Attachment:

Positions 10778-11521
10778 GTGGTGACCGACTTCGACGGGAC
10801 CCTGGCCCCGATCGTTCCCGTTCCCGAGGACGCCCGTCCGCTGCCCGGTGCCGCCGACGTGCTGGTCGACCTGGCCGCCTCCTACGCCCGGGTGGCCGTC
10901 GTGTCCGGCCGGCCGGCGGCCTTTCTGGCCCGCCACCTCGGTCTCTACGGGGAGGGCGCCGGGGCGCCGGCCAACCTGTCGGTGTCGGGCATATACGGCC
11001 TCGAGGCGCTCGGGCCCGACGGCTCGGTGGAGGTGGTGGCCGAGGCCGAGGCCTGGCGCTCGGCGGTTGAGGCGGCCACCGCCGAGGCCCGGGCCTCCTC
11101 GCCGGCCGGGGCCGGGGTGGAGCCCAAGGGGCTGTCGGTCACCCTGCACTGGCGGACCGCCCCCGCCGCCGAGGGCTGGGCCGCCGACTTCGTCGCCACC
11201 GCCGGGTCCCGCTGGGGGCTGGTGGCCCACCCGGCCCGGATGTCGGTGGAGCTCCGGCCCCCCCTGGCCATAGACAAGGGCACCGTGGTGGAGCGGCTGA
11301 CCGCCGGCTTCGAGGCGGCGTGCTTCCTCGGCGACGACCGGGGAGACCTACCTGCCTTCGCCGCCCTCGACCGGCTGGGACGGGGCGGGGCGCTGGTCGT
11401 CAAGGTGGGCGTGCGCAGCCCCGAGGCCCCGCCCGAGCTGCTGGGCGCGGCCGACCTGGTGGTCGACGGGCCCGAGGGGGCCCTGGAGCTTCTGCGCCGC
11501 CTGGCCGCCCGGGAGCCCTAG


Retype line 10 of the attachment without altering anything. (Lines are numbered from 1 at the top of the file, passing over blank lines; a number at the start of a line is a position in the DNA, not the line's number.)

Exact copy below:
11501 CTGGCCGCCCGGGAGCCCTAG